LIVE sheep shipments to the Middle East from Western Australia will resume later this month after an extended trade moratorium amid increased concerns exporters are looking elsewhere for supplies.
The state’s sheep industry has been hit by news that a major Middle East sheep importer has re-directed a vessel to South Africa, despite suspension of the northern summer trade to the Middle East ending on September 22.
Sheep Central has been told that the Kuwait Livestock Transport and Trading vessel, Al Shuwaikh, is on its way to South Africa for sheep.
Another KLTT vessel, the Al Messilah, is due to load about 60,000 sheep and some cattle at Fremantle later this month for the Middle East, but the company has also been sourcing sheep out of Somalia and Romania to replace supply from Australia during the current trade suspension.
Last month, Australia’s live export regulator, the Department of Agriculture, extended its initial northern summer sheep trade suspension period of June 1-August 31 by three weeks to September 22, due to the risk of heat stress on sheep.
The moratorium followed the release of footage showing shipments in which thousands of sheep died due to overcrowding and sheep stress while en route to the Middle East, leading to a raft of industry and standards reviews that result in the cancellation of exporters’ licences, and reduced stocking rate and improved ventilation regulations.
Department could have allowed earlier shipments – Seabrook
However, the department rejected industry efforts to recommence earlier shipments to some Middle East destinations, that would have allowed loading from Western Australia earlier this month.
Pastoralists and Graziers Association president Tony Seabrook claimed the Department of Agriculture bureaucracy had seemed unwilling to engage with exporters to discuss differences between the Gulf and the Red Sea as destinations and it was short-sighted for Australia to lose live export markets to other countries.
It was his understanding there was no need to ban live exports shipments to the Red Sea, with Livecorp and the Australian Livestock Exporters’ Council proposing that shipments to Red Sea be allowed from September 1 and to the Gulf from September 15.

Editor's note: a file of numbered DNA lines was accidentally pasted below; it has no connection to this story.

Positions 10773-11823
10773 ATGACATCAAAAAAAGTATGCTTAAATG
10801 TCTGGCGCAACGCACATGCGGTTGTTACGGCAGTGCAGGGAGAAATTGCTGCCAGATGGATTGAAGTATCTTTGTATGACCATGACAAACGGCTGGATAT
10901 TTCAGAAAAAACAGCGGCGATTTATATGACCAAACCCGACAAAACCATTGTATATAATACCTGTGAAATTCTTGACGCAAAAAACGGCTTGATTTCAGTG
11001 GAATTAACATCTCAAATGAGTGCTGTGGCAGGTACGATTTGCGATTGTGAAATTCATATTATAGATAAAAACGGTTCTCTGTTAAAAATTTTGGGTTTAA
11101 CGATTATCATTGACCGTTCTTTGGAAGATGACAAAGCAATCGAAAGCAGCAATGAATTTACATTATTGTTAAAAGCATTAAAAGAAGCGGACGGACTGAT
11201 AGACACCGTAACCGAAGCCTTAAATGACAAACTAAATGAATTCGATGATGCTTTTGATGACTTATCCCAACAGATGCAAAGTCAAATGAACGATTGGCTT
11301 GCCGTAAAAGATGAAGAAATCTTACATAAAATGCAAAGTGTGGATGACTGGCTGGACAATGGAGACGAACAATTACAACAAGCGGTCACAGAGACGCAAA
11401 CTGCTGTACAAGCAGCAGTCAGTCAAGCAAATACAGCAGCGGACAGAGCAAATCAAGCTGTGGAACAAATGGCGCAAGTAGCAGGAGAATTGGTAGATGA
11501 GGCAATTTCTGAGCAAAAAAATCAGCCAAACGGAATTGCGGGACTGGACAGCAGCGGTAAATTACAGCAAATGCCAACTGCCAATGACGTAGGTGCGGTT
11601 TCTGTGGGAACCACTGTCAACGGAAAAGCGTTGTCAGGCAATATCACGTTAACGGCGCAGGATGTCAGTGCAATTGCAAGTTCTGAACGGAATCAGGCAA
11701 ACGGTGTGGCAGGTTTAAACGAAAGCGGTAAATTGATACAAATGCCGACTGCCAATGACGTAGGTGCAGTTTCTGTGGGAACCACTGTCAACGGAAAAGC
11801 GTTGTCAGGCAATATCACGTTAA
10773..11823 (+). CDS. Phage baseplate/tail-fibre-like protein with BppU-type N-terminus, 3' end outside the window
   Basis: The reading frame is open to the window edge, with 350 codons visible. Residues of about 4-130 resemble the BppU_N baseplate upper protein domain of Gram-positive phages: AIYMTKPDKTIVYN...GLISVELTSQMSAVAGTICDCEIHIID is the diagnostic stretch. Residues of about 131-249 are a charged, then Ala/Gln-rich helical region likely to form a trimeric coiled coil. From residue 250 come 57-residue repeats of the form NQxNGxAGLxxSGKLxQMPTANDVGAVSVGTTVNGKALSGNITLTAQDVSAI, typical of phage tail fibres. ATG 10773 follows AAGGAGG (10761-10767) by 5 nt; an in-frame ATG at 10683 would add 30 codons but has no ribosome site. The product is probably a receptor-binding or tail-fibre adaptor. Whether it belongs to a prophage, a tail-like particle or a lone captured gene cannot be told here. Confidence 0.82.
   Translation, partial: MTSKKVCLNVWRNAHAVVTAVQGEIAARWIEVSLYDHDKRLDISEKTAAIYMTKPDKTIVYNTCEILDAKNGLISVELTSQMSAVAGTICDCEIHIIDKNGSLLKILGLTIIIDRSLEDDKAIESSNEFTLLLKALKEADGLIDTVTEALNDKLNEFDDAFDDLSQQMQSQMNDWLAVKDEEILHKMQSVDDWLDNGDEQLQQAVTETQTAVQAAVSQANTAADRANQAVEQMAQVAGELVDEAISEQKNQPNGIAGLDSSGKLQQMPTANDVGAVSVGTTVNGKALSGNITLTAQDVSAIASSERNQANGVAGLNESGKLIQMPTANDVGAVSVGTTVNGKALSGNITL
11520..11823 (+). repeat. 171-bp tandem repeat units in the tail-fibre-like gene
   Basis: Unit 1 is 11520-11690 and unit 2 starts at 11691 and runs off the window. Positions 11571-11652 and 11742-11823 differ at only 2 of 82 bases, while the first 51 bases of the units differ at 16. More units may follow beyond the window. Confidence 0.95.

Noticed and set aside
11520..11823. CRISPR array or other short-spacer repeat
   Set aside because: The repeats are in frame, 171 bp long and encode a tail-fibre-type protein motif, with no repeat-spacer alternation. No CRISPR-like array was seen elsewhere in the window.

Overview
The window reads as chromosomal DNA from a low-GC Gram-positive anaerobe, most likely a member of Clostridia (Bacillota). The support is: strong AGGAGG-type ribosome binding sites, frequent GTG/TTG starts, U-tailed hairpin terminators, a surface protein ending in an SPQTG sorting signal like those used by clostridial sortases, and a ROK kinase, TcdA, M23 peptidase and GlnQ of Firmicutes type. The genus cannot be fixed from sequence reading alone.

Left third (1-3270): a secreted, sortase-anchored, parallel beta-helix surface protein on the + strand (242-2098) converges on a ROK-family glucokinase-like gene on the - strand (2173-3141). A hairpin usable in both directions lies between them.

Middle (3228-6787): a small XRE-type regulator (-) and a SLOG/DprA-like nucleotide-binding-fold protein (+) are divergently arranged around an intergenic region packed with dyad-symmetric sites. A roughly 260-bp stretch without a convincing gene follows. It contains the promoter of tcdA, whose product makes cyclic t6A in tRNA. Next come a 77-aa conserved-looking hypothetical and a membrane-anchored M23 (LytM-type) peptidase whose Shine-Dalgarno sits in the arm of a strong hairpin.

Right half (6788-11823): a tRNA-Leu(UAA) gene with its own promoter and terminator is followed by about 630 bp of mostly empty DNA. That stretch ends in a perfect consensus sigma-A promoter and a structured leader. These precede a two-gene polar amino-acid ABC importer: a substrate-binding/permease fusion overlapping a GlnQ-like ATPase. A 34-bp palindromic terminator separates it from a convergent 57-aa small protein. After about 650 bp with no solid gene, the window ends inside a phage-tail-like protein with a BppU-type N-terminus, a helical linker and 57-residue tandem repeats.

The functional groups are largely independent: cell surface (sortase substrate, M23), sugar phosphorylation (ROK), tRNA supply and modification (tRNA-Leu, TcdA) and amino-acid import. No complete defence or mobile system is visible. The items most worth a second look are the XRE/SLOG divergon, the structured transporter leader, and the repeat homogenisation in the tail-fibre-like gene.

“The Gulf is, even by the admission of the exporters, a risky place to go to.
“If sheep had left here 10 days ago they still wouldn’t have arrived at their destination for 2.5 weeks, which puts them into late September.”
Mr Seabrook said there had been an expectation that after the Australian government’s northern summer moratorium ended on September 22, live exporters would rush to source sheep from the state.
“There was an expectation of government and the regulator (the Department of Agriculture) that we will tell them we are open for business and they will come rushing back to us, and they haven’t come rushing back.
“The ship (KLTT’s Al Shuwaikh) is not coming to Fremantle, it is going to South Africa to load,” he said.
“KLTT is obviously one of the biggest players, so if the trade starts up again it is limping to a start, it really is.
“We are seeing a company of the size and scale of KLTT basically say to Australia ‘we regard you as an unreliable supplier and we have to set up other supply chains,” Mr Seabrook said.
LSS vessel the Maysora will return for WA sheep
General manager of KLTT’s Rural Export & Trading WA Mike Gordon said there is only one South African shipment confirmed and it is possible the vessel might then come to Australia later in the year.
“But they (KLTT) hasn’t confirmed that one way or the other.”
The Livestock Shipping Service vessel, the Maysora, is currently engaged in the northern cattle trade to South East Asia, but is expected to resume shipping sheep from Western Australia early next month.
“Our intention is to come back,” LSS livestock manager Harold Sealey said.
South African sheep are closer to the Middle East
Mr Seabrook said he has been told the journey from South Africa to the Gulf country sheep destinations is shorter than from Australia.
“The allometric loading doesn’t apply, there is no ESCAS involved.
“In every regard, and apart from a reasonably strong animal welfare lobby in South Africa, it is much more profitable out of South Africa than out of Western Australia,” he said.
“They are opening up alternative supply chains everywhere and that does not bode well for us.
“The core of the blame for this is the lackadaisical way in which Canberra has treated some very reputable companies.”
Mr Seabrook said the WA flock turn-off has always been organised around the 1.5 million that are sold for live export annually.
“We’ve now had three months and three weeks of nothing leaving and it has brought about a debilitating drop in stock values over that time, because lives exporters have not been there competing.
“We were hoping that they would be there as a force when it was deemed it was possible to re-start the trade,” he said.
Sheep Central asked the Department of Agriculture if it is concerned that KLTT is investigating other supply chains and why it rejected proposals by Livecorp and the Australian Livestock Exporters’ Council to allow shipments to the Red Sea from September 1 and to the Gulf from September 15.
A department spokesperson said it would be inappropriate for the department to comment on the commercial decisions of a livestock trading company.
“The department made the decision to extend the prohibition on live sheep exports to, or through, the Middle East to 22 September 2019 based on the best available science and evidence, and feedback from public consultation.
“The interests of the industry, animal welfare and government policy were also taken into account.”
A detailed statement about the department’s decision can be found here.